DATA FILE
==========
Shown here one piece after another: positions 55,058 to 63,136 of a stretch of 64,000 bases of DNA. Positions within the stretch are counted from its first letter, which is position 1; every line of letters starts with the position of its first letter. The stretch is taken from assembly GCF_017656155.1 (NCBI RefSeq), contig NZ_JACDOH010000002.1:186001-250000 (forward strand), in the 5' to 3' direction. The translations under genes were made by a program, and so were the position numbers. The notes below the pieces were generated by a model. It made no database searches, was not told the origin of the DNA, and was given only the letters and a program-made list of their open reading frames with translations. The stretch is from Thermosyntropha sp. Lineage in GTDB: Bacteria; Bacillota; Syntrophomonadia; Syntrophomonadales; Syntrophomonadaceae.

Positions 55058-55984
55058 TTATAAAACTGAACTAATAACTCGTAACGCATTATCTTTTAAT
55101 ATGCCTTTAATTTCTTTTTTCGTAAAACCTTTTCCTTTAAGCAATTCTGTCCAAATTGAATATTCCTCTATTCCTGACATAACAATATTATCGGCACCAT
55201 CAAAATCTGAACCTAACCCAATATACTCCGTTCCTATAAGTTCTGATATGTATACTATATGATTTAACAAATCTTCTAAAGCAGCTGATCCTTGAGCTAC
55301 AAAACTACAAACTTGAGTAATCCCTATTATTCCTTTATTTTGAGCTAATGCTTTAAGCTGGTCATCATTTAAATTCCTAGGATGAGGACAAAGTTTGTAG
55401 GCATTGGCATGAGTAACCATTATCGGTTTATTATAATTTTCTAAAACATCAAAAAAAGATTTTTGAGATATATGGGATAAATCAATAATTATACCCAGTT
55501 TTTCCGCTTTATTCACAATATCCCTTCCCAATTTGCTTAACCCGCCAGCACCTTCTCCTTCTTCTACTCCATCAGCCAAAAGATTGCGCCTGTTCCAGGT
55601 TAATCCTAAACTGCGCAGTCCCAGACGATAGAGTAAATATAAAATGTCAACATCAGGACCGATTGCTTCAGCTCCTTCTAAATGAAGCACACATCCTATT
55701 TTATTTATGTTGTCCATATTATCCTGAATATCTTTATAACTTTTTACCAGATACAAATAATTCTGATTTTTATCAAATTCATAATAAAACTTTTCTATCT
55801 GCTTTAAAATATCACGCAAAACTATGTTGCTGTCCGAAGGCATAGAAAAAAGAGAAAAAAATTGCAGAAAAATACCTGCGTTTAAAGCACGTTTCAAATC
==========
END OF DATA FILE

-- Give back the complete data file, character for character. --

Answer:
Shown here one piece after another: positions 55,058 to 63,136 of a stretch of 64,000 bases of DNA. Positions within the stretch are counted from its first letter, which is position 1; every line of letters starts with the position of its first letter. The stretch is taken from assembly GCF_017656155.1 (NCBI RefSeq), contig NZ_JACDOH010000002.1:186001-250000 (forward strand), in the 5' to 3' direction. The translations under genes were made by a program, and so were the position numbers. The notes below the pieces were generated by a model. It made no database searches, was not told the origin of the DNA, and was given only the letters and a program-made list of their open reading frames with translations. The stretch is from Thermosyntropha sp. Lineage in GTDB: Bacteria; Bacillota; Syntrophomonadia; Syntrophomonadales; Syntrophomonadaceae.

Positions 55058-55984
55058 TTATAAAACTGAACTAATAACTCGTAACGCATTATCTTTTAAT
55101 ATGCCTTTAATTTCTTTTTTCGTAAAACCTTTTCCTTTAAGCAATTCTGTCCAAATTGAATATTCCTCTATTCCTGACATAACAATATTATCGGCACCAT
55201 CAAAATCTGAACCTAACCCAATATACTCCGTTCCTATAAGTTCTGATATGTATACTATATGATTTAACAAATCTTCTAAAGCAGCTGATCCTTGAGCTAC
55301 AAAACTACAAACTTGAGTAATCCCTATTATTCCTTTATTTTGAGCTAATGCTTTAAGCTGGTCATCATTTAAATTCCTAGGATGAGGACAAAGTTTGTAG
55401 GCATTGGCATGAGTAACCATTATCGGTTTATTATAATTTTCTAAAACATCAAAAAAAGATTTTTGAGATATATGGGATAAATCAATAATTATACCCAGTT
55501 TTTCCGCTTTATTCACAATATCCCTTCCCAATTTGCTTAACCCGCCAGCACCTTCTCCTTCTTCTACTCCATCAGCCAAAAGATTGCGCCTGTTCCAGGT
55601 TAATCCTAAACTGCGCAGTCCCAGACGATAGAGTAAATATAAAATGTCAACATCAGGACCGATTGCTTCAGCTCCTTCTAAATGAAGCACACATCCTATT
55701 TTATTTATGTTGTCCATATTATCCTGAATATCTTTATAACTTTTTACCAGATACAAATAATTCTGATTTTTATCAAATTCATAATAAAACTTTTCTATCT
55801 GCTTTAAAATATCACGCAAAACTATGTTGCTGTCCGAAGGCATAGAAAAAAGAGAAAAAAATTGCAGAAAAATACCTGCGTTTAAAGCACGTTTCAAATC